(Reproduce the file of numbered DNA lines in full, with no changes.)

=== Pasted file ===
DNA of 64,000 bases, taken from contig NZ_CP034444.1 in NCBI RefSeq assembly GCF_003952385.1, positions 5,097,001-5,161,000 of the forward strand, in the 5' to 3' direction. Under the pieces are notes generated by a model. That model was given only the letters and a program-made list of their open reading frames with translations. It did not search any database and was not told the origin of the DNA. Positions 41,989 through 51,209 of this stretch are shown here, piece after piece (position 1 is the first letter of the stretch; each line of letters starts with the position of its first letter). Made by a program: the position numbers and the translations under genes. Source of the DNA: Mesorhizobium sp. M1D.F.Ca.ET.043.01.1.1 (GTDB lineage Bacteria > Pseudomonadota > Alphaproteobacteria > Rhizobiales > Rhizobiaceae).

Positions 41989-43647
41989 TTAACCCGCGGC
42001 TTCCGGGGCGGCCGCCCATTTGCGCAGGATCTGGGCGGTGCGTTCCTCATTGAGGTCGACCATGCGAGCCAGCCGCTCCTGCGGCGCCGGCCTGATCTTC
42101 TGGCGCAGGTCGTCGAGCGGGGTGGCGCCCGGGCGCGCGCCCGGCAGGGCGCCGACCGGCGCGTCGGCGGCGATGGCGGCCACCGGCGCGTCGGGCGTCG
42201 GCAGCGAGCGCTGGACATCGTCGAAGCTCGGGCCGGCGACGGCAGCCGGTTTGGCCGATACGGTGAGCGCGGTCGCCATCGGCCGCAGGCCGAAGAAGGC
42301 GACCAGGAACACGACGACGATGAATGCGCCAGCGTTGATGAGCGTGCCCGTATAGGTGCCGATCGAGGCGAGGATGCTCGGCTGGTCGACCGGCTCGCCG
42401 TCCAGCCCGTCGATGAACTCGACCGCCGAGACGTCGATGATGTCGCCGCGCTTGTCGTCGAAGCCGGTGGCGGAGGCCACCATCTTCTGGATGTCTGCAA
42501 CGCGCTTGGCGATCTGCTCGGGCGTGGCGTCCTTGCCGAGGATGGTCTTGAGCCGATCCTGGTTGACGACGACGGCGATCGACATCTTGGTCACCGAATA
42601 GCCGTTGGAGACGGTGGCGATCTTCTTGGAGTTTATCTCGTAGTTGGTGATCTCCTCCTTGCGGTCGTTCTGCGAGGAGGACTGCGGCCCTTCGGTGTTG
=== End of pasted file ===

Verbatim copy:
DNA of 64,000 bases, taken from contig NZ_CP034444.1 in NCBI RefSeq assembly GCF_003952385.1, positions 5,097,001-5,161,000 of the forward strand, in the 5' to 3' direction. Under the pieces are notes generated by a model. That model was given only the letters and a program-made list of their open reading frames with translations. It did not search any database and was not told the origin of the DNA. Positions 41,989 through 51,209 of this stretch are shown here, piece after piece (position 1 is the first letter of the stretch; each line of letters starts with the position of its first letter). Made by a program: the position numbers and the translations under genes. Source of the DNA: Mesorhizobium sp. M1D.F.Ca.ET.043.01.1.1 (GTDB lineage Bacteria > Pseudomonadota > Alphaproteobacteria > Rhizobiales > Rhizobiaceae).

Positions 41989-43647
41989 TTAACCCGCGGC
42001 TTCCGGGGCGGCCGCCCATTTGCGCAGGATCTGGGCGGTGCGTTCCTCATTGAGGTCGACCATGCGAGCCAGCCGCTCCTGCGGCGCCGGCCTGATCTTC
42101 TGGCGCAGGTCGTCGAGCGGGGTGGCGCCCGGGCGCGCGCCCGGCAGGGCGCCGACCGGCGCGTCGGCGGCGATGGCGGCCACCGGCGCGTCGGGCGTCG
42201 GCAGCGAGCGCTGGACATCGTCGAAGCTCGGGCCGGCGACGGCAGCCGGTTTGGCCGATACGGTGAGCGCGGTCGCCATCGGCCGCAGGCCGAAGAAGGC
42301 GACCAGGAACACGACGACGATGAATGCGCCAGCGTTGATGAGCGTGCCCGTATAGGTGCCGATCGAGGCGAGGATGCTCGGCTGGTCGACCGGCTCGCCG
42401 TCCAGCCCGTCGATGAACTCGACCGCCGAGACGTCGATGATGTCGCCGCGCTTGTCGTCGAAGCCGGTGGCGGAGGCCACCATCTTCTGGATGTCTGCAA
42501 CGCGCTTGGCGATCTGCTCGGGCGTGGCGTCCTTGCCGAGGATGGTCTTGAGCCGATCCTGGTTGACGACGACGGCGATCGACATCTTGGTCACCGAATA
42601 GCCGTTGGAGACGGTGGCGATCTTCTTGGAGTTTATCTCGTAGTTGGTGATCTCCTCCTTGCGGTCGTTCTGCGAGGAGGACTGCGGCCCTTCGGTGTTG